Springfield -- the one in Illinois -- has long been on our list of places to visit, but my wife and I always found excuses to go other places. Until last weekend, that is.
It has been our custom for several years to plan a long weekend away from home when the cool weather of autumn arrives. Other trips have included such destinations as Asheville, N.C., in the Great Smoky Mountains and Saugatuck, Mich., on the eastern shore of Lake Michigan. Now Springfield ranks near the top of our best-ever October meanderings.
Springfield has a lot going for it, including the newly opened Lincoln Presidential Library and Museum. The city -- flat as a table top to those of us who are used to the Ozarks over yonder -- is as clean and pretty as you could possibly imagine, with tree-lined streets laid out like a checkerboard.
The Illinois capital is filled with politics, but history buffs won't even notice. Springfield has taken great pains to make a tourist feel right at home. And, fortunately for those of us who are age-advantaged, almost everything is within easy walking distance.
In addition to all the Lincoln-related sites, Springfield offers one of the most spectacular Frank Lloyd Wright houses, the Dana-Thomas House, to be found anywhere. Built in 1904, the house was meant by its owner to be the most ostentatious home in the city. It was. And still is.
Just a few blocks away is the Lincoln neighborhood, where streets are closed to traffic and the houses, including the one the Lincoln family was living in when Abe became president, have been restored to the way they would have looked in the mid-1800s.
The spectacular centerpiece, however, is the Lincoln Presidential Museum. It is a stunning combination of artifacts and the latest technology. Productions in the museum's theaters leave you breathless -- and scratching your head and saying, "How did they do that?"
It was serendipity that the weekend we chose for our Springfield trip was the same weekend picked by the American Ex-Prisoners of War Organization for its national convention in the same downtown hotel where we were staying.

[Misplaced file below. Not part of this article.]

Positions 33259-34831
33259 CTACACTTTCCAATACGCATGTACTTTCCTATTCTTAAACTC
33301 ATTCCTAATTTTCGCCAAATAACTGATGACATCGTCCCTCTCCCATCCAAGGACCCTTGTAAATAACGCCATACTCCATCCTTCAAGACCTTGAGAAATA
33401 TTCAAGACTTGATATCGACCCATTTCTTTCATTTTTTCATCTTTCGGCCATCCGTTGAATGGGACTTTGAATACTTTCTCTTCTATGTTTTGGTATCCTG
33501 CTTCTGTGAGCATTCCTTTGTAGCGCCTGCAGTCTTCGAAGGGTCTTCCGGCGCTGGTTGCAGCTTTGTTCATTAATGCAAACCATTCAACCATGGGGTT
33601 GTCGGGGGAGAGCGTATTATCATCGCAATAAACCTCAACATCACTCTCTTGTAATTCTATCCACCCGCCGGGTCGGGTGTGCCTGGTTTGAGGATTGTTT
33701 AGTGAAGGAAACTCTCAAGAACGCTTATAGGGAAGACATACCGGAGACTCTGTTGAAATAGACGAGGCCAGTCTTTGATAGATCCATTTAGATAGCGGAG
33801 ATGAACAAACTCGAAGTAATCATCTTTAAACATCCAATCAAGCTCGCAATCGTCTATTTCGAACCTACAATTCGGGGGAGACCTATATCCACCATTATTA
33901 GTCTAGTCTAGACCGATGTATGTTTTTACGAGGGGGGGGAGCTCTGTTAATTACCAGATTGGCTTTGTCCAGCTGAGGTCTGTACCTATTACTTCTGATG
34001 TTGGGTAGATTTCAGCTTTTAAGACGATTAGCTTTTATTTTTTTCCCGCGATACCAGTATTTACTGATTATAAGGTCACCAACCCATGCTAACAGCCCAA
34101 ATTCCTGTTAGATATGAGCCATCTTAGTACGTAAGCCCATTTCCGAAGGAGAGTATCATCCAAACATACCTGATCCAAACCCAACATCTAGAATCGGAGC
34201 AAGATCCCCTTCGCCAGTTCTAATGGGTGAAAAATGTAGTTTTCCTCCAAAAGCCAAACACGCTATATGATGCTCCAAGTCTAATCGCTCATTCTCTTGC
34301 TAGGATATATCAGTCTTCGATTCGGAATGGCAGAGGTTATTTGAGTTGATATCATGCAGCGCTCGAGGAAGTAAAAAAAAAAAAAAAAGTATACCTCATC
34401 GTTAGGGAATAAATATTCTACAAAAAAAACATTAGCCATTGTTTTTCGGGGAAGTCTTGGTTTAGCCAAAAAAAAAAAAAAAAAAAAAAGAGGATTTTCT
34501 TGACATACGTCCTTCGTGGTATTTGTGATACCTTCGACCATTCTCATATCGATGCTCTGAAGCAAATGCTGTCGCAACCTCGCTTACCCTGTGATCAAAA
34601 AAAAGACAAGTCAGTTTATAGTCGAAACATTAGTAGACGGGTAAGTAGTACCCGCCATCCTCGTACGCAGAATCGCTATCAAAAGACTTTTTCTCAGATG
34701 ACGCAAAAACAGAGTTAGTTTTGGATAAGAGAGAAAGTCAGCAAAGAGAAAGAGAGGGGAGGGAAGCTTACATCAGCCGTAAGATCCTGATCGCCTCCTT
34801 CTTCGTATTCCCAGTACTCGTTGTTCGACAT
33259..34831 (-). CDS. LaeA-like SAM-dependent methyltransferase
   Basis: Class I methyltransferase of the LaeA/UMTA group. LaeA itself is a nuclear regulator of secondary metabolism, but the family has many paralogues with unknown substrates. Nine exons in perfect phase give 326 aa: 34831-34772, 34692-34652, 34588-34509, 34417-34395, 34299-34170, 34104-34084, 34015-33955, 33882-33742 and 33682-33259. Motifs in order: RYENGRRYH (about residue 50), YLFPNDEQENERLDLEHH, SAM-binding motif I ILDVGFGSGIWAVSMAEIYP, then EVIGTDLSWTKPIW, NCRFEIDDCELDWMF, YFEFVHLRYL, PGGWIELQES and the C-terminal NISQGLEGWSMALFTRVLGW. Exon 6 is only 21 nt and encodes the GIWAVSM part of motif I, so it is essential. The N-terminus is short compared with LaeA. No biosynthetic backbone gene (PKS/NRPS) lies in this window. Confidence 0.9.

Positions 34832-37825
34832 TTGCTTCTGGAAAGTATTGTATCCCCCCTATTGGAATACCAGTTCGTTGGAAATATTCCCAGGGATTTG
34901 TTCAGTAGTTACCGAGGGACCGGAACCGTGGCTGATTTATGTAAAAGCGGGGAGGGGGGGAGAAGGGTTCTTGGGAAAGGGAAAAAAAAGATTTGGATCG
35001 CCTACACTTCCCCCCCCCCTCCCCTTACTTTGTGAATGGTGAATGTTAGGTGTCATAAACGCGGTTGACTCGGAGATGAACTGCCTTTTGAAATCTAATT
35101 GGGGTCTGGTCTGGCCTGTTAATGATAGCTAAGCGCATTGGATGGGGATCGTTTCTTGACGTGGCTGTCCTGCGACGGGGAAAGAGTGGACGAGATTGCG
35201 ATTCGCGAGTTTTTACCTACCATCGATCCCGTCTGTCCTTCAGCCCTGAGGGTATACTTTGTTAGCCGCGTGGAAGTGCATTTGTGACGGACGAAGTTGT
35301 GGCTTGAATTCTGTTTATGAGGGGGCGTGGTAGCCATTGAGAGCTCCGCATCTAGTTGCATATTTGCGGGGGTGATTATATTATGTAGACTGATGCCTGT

Most of the former POWs were captured by the enemy during World War II, so they are in their 80s. There also were former POWs from Vietnam and Korea, but one attendee told us on a windy walk toward the hotel entrance, "We won't be meeting too many more years. We'll all be gone."
It was great to see that many of the former POWs had brought younger generations of children and grandchildren to the convention. What a wonderful experience that had to have been for them.
Every time I walked through the lobby or went to breakfast, I got a lump in my throat thinking about the sacrifices these men had made.
Something eerie happened at the Lincoln museum while we were visiting. In the main rotunda there are life-size figures of the entire Lincoln family dressed for church or some similar outing. They are standing as if they are having their photograph taken, and museum visitors join them to have their pictures taken with the latest electronic gizmos. It was great fun watching families and individuals of all ages line up for photos.
While resting on a bench in the rotunda, I saw one of the former POWs (most of them wore red vests and garrison caps) trying to adjust some of the knobs and buttons on his digital camera. His palsied hand was struggling with the task when a younger (Korea, maybe?) ex-POW came up to help. As the first man turned my way, I gasped so loud others around me started to stare. The man was the spitting image of the 6-foot-plus Lincoln figure.
If you visit the Lincoln museum -- or maybe you already have -- you will learn a great deal about a time in our nation's history that may have been its most crucial.
Here's one guarantee I can make: If you spend enough time in the museum to see everything -- it took my wife and I from 10 a.m. to 3:30 p.m. -- you will be a better American.
R. Joe Sullivan is the editor of the Southeast Missourian.